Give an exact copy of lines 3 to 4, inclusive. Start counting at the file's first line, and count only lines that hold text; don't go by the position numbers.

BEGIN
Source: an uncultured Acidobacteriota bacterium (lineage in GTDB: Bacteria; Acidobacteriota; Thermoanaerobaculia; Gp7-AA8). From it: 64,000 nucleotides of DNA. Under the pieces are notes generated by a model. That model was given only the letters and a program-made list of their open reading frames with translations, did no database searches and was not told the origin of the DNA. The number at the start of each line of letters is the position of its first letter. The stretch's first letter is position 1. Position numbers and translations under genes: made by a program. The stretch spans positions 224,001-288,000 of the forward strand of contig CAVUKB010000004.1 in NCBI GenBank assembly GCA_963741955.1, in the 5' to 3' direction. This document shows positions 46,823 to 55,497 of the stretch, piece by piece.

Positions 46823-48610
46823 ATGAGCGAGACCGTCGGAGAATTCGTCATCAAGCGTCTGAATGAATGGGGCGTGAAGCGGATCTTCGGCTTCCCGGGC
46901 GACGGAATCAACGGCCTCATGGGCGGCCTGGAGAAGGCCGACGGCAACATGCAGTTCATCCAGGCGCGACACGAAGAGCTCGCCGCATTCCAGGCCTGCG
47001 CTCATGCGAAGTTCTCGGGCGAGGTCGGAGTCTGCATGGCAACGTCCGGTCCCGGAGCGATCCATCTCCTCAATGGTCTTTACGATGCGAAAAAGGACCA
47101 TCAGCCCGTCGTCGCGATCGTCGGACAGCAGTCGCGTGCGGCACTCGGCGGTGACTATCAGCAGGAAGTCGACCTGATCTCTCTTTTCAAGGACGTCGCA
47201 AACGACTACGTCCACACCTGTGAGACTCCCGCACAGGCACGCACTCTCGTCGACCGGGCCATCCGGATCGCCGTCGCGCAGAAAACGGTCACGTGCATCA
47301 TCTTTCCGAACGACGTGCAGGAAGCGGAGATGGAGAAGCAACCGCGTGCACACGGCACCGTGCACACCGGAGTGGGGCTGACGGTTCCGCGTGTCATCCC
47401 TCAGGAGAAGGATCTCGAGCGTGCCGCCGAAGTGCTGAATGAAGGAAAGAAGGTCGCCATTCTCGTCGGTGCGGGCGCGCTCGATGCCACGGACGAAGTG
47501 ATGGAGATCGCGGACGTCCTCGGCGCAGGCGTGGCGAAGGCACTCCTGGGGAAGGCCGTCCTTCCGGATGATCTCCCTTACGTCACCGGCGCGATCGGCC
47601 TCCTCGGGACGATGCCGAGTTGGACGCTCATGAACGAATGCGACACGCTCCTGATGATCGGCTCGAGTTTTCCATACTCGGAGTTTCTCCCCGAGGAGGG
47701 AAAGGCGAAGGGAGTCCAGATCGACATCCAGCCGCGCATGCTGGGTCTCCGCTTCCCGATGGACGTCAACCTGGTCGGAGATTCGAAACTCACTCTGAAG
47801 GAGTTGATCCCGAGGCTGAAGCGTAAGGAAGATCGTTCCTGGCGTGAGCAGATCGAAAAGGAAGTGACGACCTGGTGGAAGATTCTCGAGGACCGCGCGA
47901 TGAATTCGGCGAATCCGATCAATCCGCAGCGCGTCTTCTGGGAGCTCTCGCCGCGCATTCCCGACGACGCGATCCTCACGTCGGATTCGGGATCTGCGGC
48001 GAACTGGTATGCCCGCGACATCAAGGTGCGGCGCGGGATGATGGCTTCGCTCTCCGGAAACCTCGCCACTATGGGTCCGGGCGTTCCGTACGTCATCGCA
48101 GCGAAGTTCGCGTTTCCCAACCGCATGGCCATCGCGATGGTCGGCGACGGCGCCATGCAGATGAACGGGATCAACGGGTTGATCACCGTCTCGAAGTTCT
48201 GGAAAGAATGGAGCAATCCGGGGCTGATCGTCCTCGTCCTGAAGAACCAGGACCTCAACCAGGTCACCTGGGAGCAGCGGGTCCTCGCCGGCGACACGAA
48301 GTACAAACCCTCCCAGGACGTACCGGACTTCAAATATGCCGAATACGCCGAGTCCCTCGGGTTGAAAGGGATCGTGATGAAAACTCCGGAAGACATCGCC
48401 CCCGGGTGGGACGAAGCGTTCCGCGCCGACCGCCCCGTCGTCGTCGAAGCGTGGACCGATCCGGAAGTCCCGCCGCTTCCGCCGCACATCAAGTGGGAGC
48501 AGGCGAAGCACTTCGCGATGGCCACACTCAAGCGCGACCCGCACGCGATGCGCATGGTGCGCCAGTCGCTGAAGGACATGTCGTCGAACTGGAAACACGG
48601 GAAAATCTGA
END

46823 ATGAGCGAGACCGTCGGAGAATTCGTCATCAAGCGTCTGAATGAATGGGGCGTGAAGCGGATCTTCGGCTTCCCGGGC
46901 GACGGAATCAACGGCCTCATGGGCGGCCTGGAGAAGGCCGACGGCAACATGCAGTTCATCCAGGCGCGACACGAAGAGCTCGCCGCATTCCAGGCCTGCG